The two colossal holy-water stoups, which stand on either side of the nave of St Peter's Basilica, give a good sense of the sheer size of the church. The four cherubs that hold up the two stoups are each six feet tall.
The holy-water stoups (acquasentiere), which take the form of elaborately ornate shells, were commissioned by Pope Benedict XIII (r. 1724-30) and designed by Agostino Cornacchini (1686-1754). The shells of yellow marble are the work of Giuseppe Lirone, while the chubby cherubs were carved by Francesco Moderati and Giovanni Battista de Rossi.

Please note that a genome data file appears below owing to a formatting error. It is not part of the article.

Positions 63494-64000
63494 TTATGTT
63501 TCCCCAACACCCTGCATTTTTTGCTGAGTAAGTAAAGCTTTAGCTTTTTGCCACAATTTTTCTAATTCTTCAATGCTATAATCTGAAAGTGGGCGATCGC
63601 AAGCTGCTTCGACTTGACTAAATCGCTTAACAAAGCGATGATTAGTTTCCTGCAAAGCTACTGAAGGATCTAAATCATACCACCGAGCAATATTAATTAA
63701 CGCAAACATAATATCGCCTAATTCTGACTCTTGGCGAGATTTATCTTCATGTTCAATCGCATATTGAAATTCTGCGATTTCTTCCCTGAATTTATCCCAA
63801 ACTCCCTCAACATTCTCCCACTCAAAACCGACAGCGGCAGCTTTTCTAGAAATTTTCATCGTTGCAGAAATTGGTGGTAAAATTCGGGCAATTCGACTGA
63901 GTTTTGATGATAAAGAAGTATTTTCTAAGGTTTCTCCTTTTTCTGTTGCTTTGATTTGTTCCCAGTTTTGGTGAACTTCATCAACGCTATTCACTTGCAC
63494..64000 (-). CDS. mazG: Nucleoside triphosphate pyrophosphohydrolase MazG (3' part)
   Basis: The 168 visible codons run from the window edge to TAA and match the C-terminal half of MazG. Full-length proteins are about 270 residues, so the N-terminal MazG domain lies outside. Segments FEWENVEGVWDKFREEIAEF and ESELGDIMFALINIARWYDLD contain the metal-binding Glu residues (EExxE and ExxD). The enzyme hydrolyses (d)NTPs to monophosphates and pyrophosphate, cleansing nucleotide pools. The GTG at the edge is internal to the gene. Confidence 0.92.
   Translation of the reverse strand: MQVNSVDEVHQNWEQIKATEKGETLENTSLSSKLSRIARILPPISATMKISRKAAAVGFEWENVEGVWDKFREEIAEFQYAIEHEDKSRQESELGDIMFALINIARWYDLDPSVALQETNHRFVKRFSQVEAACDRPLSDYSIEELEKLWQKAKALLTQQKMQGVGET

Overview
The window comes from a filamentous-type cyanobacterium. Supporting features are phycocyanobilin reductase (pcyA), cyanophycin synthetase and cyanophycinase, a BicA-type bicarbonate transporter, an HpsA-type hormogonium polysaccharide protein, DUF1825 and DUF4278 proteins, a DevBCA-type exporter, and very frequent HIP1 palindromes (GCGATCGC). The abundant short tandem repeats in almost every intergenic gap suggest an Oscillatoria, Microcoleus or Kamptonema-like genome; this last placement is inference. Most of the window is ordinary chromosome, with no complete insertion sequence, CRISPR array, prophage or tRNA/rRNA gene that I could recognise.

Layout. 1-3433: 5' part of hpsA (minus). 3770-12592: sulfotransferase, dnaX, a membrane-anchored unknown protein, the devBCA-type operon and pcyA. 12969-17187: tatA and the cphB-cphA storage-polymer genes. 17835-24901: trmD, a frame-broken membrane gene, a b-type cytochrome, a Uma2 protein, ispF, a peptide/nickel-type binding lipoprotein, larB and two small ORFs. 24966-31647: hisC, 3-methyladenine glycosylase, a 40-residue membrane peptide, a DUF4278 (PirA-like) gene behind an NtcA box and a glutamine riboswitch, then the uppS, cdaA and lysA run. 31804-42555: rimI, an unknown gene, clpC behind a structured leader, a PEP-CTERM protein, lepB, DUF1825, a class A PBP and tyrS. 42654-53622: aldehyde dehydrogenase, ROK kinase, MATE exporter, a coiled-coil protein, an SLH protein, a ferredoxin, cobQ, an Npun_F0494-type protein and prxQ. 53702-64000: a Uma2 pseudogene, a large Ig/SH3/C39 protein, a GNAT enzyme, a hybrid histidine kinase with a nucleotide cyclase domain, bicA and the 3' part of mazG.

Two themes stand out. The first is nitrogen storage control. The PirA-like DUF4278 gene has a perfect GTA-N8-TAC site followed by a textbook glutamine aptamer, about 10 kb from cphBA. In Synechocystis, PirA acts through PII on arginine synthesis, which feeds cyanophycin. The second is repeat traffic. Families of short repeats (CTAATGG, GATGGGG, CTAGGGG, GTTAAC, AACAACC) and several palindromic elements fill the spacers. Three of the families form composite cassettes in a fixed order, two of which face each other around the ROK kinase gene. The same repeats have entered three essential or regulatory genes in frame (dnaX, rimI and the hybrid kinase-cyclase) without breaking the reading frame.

My name is David Lown and I am an art historian from Cambridge, England. Since 2001 I have lived in Italy, where I run private walking tours of Rome.
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